You're working on some lower thirds, and you've got your ass-kickin', award-contendin' design and animation all worked out and you're riding your keyframe high only to realize... shit. You've got versioning to do. A dozen names and titles, maybe, or region/time zone splits-- whatever. You've done your pretty-making, and now the grunt work comes in.
Open a comp, change the text layer sourcetext, change the other text layer, duplicate the comp, open it up, change the text layer, change the other text layer, duplicate the comp... Yeah, I'd get tired of it too.
Instead of opening any comp (past initial setup), you can change all the text from your
Project Panel and have it propagate into each comp automagically using a handy expression that simplifies the process. Let's hit it.
We're going to turn this:
We're going to rely on a method called
split(). What this does is break apart a string (some text) into an array, so we can make use of parts of the string independent of others.
As a nice change from my inflated code with odd twists of logic and comments, here's the expression in all its entirety and glory. This gets applied to the
Source Text field of a Text layer.
thisComp.name.split(" - ")
thisComp.name fetches the name of the comp. That's it-- easy enough, and
.split() is what pulls it apart.
Looking in our Project panel, you can see our comp name is set up with the dash separating each component. That is, we've got
Full Name - Title.
We pass the hyphen through the round brackets of
split() so it can identify which character(s) will act to split up the text (actually called a delimiter).
split(" - ") would give us: "Full Name," and "Title"-- it's properly fractured the comp name string, as expected.
In order to address either component, we address them in its array like any other property.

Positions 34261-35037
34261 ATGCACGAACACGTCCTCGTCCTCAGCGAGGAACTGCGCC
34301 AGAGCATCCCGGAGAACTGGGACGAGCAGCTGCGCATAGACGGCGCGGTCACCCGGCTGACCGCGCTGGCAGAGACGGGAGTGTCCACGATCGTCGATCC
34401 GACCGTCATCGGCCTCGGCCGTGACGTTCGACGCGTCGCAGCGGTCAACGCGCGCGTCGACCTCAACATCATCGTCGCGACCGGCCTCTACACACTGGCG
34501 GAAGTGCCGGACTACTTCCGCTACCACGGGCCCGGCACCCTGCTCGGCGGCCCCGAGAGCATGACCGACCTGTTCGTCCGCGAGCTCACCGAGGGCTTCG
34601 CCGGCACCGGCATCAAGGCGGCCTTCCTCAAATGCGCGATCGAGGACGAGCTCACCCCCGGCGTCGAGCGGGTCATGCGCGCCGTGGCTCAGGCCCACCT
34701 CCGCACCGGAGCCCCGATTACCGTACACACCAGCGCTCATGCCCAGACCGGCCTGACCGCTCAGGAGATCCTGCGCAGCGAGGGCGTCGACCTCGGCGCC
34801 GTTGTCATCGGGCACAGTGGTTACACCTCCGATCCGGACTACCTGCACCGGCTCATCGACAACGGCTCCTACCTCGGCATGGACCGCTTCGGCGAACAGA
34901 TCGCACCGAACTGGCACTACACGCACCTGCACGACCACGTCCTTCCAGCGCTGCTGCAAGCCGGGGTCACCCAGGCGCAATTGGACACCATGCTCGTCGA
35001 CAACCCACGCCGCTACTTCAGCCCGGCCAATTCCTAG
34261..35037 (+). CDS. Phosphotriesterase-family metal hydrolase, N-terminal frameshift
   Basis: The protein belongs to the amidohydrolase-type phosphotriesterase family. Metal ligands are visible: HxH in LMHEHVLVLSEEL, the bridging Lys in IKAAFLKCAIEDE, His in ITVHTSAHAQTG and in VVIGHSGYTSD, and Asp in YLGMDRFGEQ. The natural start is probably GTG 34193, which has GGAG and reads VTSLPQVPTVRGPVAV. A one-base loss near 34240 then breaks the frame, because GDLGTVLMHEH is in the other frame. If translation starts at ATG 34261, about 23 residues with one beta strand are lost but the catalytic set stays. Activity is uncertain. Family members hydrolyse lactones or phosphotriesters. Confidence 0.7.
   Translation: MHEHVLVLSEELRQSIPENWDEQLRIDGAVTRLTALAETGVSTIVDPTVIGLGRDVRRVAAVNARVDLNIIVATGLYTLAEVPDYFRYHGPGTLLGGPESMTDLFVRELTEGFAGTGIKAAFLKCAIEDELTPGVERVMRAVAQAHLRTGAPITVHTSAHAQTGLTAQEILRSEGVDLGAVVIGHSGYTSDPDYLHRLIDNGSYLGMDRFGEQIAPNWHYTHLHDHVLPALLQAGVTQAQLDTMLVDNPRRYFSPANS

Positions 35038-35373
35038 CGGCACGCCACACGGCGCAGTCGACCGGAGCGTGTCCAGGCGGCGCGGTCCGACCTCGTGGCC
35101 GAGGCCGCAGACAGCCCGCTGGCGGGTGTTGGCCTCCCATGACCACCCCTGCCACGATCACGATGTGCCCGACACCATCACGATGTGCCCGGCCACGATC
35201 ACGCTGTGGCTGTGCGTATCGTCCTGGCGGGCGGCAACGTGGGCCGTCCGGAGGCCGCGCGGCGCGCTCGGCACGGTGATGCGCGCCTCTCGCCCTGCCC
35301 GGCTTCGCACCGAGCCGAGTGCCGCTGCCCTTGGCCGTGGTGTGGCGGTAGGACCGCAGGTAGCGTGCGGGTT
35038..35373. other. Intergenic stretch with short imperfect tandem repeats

thisComp.name.split(" - ") // results in "Full Name" thisComp.name.split(" - ") // results in "Title"
If we slot these expressions into the
Source Text fields on both our primary and secondary text layers, they'll now pull their text from the name of the comp, as determined by the array call. From here, we can duplicate the whole composition, change each comp name and end up with a stack of versions with not so much work after all.
I’m trying to do a simple expression that can split a text in to two lines if the text is longer than 30 characters. But it needs to keep all words complete, meaning that the 1st line should end at the space in between words closest to that 30th character, and the 2nd line should start at the next word.
I’ve been searching all around the internet but I can’t find any way…
thisLayer.split(“,”) // item 2
thisLayer.split(“,”) // item 3
thisLayer.split(“,”) // item 4
splitthe text, which turns a String into an Array, but then we’re going to
jointhe text, which turns an Array into a String, inserting whatever you want between the elements– in our case, a new line.
var text = thisComp.layer("layerName").sourceText.text.value;
SHOT 09 – STROKE (precomp in the main comp which contains 3d stroke, particular etc – like brush stroke template)
SHOT 09 – STROKE – PRECOMP (where all my expressions are)
For instance I want my stroke path (which is a mask path as I’m using 3d stroke) to follow the path I draw on the main comp on the layer “SHOT 09 – STROKE”.
comp(“MASTER”).layer(“SHOT 09 – STROKE”).effect(“STROKE COLOR”)(“Color”);
selfComp = thisComp.name;
parentComp = selfComp – thisComp.name.split(” – “); // Which ideally would give back SHOT 09 – STROKE
Ideally if I made this work I would just true duplicate it and I would always have control over it from the layer on the main comp (controling stroke path, colour, width etc…)
1995 – 2000
TEXT FOR COMP 1
TEXT FOR COMP 2
TEXT FOR COMP 3